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Political Violence in America

Issues:
Political Violence in America

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The United States, while considered one of the world's most stable representative democracies, is a nation that has endured its share of politically-motivated violence. From the riots and protests that helped bring about the American Revolution, to the violence and killings in the years leading up to the American Civil War, on through to the turmoil of the 1960s, American political life has always had a significant amount of violence as a constrant thread running through the fabric of American politics.

 

Below are links and resources on this issue.

 

Nihilism or Sarah Palin: What motivated Arizona shooting suspect? --Christian Science Monitor

Joe Stack Joins Other Domestic Terrorists on the Dark Side of History--History Guy Commentary, posted Feb. 19, 2010

Task Force on Political Violence and Terrorism--The American Political Science Association

Political Violence in America--Maps and statitics on political violence in America

Threats, violence common reaction to political change--Post Gazette.com

 

Commentary on Political Violence in Modern America

 

"Civil" Wars --Terry Newell, Huffington Post

Crying Wolf: Leftist Hysteria About Political Violence in the U.S.--2nd Thoughts

Political Violence in America--Mike Lux, Huffington Post

The rising threat of political violence in America--Adam Schwartzbaum's Blog: The In-Specter

 

 

Print Sources on American Political Violence:

Abelmann, Nancy and John Lie 1995. Blue Dreams: Korean Americans and the Los Angeles Riots. Cambridge: Harvard University Press.

Ayers, Edward L. 1984. Vengeance and Justice, Crime and Punishment in the 19th Century American South. New York: Oxford University Press.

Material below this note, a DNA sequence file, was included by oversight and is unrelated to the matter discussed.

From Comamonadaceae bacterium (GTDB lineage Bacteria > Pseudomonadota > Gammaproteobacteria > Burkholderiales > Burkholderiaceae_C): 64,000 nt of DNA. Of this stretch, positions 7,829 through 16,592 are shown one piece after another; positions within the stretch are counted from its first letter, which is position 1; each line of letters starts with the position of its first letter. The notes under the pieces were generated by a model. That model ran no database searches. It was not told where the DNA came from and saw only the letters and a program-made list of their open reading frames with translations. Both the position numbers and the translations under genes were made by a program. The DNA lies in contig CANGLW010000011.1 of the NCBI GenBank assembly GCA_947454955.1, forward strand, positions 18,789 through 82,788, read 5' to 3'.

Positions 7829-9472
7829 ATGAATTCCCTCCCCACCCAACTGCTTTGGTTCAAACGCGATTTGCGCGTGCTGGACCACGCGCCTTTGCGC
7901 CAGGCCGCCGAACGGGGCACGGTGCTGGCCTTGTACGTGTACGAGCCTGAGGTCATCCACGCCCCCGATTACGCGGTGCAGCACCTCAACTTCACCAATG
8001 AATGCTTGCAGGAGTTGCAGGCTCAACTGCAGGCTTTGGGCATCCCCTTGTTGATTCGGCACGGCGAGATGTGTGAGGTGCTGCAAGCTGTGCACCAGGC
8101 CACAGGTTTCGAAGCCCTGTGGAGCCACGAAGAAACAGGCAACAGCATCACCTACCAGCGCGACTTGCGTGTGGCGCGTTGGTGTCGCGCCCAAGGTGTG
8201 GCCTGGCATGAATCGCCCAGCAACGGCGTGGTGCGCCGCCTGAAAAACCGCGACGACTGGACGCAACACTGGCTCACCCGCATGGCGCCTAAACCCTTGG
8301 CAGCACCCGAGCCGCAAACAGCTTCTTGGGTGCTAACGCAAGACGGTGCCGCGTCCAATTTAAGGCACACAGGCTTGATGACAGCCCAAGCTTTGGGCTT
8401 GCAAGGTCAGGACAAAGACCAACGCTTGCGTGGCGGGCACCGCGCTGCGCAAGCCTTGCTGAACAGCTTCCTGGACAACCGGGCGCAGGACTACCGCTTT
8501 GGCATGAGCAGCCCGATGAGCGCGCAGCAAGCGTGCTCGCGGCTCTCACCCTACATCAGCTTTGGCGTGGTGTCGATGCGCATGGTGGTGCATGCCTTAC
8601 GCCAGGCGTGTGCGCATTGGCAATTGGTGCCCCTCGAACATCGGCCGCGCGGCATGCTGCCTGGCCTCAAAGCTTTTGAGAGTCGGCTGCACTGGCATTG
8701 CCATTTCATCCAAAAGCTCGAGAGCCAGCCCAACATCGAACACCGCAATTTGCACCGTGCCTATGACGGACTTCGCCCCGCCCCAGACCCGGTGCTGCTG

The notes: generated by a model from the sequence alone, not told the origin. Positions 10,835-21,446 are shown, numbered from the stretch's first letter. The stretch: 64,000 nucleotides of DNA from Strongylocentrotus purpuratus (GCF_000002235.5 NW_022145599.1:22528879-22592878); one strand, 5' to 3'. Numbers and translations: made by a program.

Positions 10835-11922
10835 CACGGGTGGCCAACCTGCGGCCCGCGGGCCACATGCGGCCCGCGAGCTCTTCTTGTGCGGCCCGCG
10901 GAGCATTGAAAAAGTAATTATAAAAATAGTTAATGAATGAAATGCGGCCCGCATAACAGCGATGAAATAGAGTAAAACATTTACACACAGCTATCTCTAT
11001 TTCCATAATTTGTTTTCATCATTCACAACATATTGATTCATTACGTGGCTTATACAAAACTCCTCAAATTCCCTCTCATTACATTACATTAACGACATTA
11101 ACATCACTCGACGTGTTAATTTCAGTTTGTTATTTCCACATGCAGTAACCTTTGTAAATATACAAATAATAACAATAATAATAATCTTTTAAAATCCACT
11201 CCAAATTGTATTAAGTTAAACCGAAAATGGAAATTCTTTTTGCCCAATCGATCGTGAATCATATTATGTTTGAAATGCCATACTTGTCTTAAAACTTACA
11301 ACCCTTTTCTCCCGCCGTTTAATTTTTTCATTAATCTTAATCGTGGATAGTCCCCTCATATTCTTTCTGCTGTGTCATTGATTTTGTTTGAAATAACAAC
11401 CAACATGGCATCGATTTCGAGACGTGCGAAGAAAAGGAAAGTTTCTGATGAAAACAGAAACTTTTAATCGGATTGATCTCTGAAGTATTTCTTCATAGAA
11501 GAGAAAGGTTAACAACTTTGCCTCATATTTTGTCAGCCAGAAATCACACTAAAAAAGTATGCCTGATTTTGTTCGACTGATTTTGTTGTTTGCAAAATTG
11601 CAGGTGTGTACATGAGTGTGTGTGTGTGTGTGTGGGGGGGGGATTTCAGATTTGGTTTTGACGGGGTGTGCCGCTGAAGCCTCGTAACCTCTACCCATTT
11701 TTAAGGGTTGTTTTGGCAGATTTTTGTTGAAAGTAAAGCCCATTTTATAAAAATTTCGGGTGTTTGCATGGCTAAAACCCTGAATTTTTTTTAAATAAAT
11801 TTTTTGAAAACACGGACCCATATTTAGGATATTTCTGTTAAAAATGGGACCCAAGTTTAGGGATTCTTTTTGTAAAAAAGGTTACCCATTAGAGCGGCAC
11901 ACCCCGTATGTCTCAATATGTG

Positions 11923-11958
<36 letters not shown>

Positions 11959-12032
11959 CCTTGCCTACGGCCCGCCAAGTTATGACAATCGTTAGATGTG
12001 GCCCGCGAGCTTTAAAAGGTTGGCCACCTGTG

Foner, Eric. 1988. Reconstruction: American's Unfinished Revolution, 1863-1877. New York: Harper and Row.

Green, Donald P., Dara Z. Strolovitch, and Janelle S. Wong. 1998. "Defended Neighborhoods, Integration and Racially Motivated Crime." American Journal of Sociology 104 (2): 372-403.

Graham, Hugh Davis. 1970. "The Paradox of American Violence: A Historical Appraisal. " Annals of the American Academy of Political and Social Science 391: 74-82.

Litwack, Leon F. 1979. Been in the Storm So Long. New York: Vintage Books.

O'Brien, Gail Williams. 1999. The color of the law: race, violence, and justice in the post-World War II South. Chapel Hill, NC: University of North Carolina Press.

Olzak, Susan. 1992. The Dynamics of Ethnic Competition and Conflict. Stanford, CA: Stanford University Press.

Pinderhughes, Howard. 1993. "The Anatomy of Racially Motivated Violence in New York City: A Case Study of Youth in Southern Brooklyn." Social Problems 40 (4): 478-492.

"Racial Violence against Asian Americans." 1993. Harvard Law Review 106(8): 1926-1943.

Rubinowitz, Leonard S. and Imani Perry. 2002. "Crimes Without Punishment: White Neighbors' Resistance to Black Entry." Journal of Criminal Law and Criminology 92:335-427.

The Southern Poverty Law Center. 1987. "Move-in" Violence: White Resistance to Neighborhood Integration in the 1980s.

Sugrue, Thomas J. 1996. The Origins of Urban Crisis, Race and Inequality in Postwar Detroit. Princeton, NJ: Princeton University Press.

Werner, John M. 1986. Reaping the bloody harvest: race riots in the United States during the age of Jackson, 1824-1849. New York: Taylor & Francis.


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